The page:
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Men in Black: International


‘…a lethargic, uninspired and rather inessential adventure propped up by extended cameos…’

‘We are the men in black,’ says Chris Hemsworth’s Agent H during the climax of F Gary Gray’s widely unloved extention of the Men in Black franchise; given that he’s not referring to men, and they’re not dressed in black, it’s something of a stretch to agree with the sentiments contained in this Ghostbusters-style reboot.

Perhaps Girls in Black didn’t test well, or Woman in Black was already taken, but the main character here is clearly Agent M Molly Wright (Tessa Thompson), who is introduced as a child who becomes obsessed with the men in black after an alien encounter, and therefore seeks employment as one when she becomes an adult. She teams up with Agent H to protect the world from the scum of the universe in a lethargic, uninspired and rather inessential adventure propped up by extended cameos from Liam Neeson and Emma Thompson, who have little connection with the material.

If audiences found the notion of female Ghostbusters too hard to get their heads around, then an all-female Men In Black was surely too much of a jump, particularly when the PC step is taken so half-heartedly. And yet, the Men in Black films have, for this reviewer, been uniformly awful, and so this reboot/rehash/retread is, by dint of Hemsworth and Thompson’s chemistry, the most palatable of the series. And there’s still vestiges of Barry Sonnenfield’s clever designs here, notably a car that also functions as a weapons rack.

Casting two of the leads from Taika Waititi’s Thor: Ragnorok import some genuine bonhomie into this predictable story of agents saving the world from aliens, with the addition of  many-armed arms dealer Riza (Rebecca Ferguson) who hams it up nicely. Some nice gags, like the name of Riza’s Fortified Fortress of For Sure Death, do hit the spot, and Hemsworth and Thompson are far better than Smith or Jones ever were. If may be the faintest of faint praise, but this International venture is probably the best of the MiB franchise to date, which isn’t saying much at all.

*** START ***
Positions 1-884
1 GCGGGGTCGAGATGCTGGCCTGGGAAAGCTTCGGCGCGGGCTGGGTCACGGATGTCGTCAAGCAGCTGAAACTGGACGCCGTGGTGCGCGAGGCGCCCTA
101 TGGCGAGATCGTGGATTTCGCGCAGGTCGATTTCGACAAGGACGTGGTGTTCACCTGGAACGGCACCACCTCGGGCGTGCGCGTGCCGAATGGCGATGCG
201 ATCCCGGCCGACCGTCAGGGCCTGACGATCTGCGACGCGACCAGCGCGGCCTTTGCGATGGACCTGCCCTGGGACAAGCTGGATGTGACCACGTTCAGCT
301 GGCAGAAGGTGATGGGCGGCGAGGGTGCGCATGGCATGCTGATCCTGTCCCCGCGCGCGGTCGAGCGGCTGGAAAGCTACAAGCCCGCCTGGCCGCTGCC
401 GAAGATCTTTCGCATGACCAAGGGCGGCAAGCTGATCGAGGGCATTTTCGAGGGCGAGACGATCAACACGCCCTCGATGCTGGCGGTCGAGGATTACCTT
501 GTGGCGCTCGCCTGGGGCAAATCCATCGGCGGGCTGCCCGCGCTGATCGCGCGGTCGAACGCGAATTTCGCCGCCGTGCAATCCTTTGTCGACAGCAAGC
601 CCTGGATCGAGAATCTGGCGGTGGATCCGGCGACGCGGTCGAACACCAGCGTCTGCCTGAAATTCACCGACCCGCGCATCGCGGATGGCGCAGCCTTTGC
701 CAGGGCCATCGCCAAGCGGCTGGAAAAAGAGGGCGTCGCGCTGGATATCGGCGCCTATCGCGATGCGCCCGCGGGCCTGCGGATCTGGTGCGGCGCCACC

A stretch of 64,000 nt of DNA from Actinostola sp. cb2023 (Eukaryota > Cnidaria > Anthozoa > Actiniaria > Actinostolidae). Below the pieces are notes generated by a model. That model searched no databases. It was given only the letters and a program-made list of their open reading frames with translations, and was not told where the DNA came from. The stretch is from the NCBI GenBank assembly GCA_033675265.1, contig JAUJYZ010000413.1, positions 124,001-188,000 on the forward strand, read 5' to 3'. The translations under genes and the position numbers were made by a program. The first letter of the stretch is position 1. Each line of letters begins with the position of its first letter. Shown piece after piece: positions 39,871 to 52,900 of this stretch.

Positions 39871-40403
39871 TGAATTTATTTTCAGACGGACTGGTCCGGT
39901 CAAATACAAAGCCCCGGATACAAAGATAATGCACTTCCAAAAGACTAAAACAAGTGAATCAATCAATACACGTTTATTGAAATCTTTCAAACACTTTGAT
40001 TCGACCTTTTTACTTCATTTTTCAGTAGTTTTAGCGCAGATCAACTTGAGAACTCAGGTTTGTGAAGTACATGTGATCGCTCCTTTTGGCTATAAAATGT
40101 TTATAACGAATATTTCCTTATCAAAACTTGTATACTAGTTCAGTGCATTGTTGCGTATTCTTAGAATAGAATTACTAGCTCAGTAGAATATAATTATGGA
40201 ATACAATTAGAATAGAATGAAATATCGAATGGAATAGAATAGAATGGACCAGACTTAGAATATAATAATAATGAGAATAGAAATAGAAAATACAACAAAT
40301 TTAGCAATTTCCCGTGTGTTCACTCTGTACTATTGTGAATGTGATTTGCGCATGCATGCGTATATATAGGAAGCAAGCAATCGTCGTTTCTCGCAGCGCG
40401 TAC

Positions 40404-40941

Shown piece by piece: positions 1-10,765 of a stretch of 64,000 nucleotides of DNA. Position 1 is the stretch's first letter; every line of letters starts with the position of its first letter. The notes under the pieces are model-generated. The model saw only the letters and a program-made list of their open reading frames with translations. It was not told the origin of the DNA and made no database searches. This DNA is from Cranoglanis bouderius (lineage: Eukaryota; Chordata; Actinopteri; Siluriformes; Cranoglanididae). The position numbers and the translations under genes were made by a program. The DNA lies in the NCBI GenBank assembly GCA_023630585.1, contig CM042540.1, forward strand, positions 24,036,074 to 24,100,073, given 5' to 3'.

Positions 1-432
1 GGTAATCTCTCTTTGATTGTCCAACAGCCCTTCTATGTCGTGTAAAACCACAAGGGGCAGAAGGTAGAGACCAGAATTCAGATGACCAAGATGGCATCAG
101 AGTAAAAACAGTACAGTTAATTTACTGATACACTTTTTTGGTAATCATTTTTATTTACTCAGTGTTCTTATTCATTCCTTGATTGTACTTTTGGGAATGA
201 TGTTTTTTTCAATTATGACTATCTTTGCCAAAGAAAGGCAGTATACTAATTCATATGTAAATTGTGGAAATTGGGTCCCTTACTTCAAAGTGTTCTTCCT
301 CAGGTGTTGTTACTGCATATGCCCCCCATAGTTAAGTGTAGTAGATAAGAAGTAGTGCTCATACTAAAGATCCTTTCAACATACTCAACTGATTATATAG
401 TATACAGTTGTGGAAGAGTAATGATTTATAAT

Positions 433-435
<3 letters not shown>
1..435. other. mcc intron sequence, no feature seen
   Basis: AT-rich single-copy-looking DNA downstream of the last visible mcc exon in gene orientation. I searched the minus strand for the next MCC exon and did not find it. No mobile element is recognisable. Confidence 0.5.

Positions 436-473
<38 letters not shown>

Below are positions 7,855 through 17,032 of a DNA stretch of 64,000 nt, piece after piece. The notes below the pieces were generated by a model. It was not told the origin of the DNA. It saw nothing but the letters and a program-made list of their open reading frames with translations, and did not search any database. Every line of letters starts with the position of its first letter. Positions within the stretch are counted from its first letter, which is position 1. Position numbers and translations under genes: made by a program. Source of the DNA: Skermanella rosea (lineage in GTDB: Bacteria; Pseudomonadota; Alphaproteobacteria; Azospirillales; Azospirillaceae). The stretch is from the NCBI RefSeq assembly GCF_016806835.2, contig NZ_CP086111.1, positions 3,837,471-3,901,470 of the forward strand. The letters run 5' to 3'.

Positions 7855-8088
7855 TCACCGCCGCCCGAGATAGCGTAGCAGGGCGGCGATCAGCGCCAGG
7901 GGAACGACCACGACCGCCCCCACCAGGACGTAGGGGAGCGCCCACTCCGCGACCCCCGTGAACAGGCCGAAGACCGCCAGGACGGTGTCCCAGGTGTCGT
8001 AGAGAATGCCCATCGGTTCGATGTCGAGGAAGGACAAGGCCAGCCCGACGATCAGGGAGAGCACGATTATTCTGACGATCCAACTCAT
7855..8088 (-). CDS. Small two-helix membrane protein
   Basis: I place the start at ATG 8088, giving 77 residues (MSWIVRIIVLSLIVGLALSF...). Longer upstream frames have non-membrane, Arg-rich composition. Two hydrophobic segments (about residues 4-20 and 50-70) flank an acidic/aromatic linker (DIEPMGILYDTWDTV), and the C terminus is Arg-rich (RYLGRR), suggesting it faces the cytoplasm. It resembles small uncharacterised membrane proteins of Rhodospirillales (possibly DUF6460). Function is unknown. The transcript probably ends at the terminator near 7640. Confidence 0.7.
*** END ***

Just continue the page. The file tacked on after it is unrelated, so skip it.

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    • I feel like I made it sound better than it was, but it just wasn’t different enough to be worth rebooting.

  1. Really?!?
    I enjoyed this, but neither of these actors held a candle to Smith or Jones from the first 2 movies (I still try to pretend that 3 didn’t happen).
    I guess I found Thompson’s intro to the MIB to lack something. I still haven’t nailed down why I feel her intro to them is so weak, but I didn’t feel that way about Smith. I do think part of it was she played her part “oh so serious” to the hilt and I want my characters in MIB to be funny guys.

    • Agreed. I guess what this shows is that the charm of Ragnorok was not going to be a repeatable thing, something Love and Thunder confirmed. I’d be keen to see her in a few less kiddie orientated movies…

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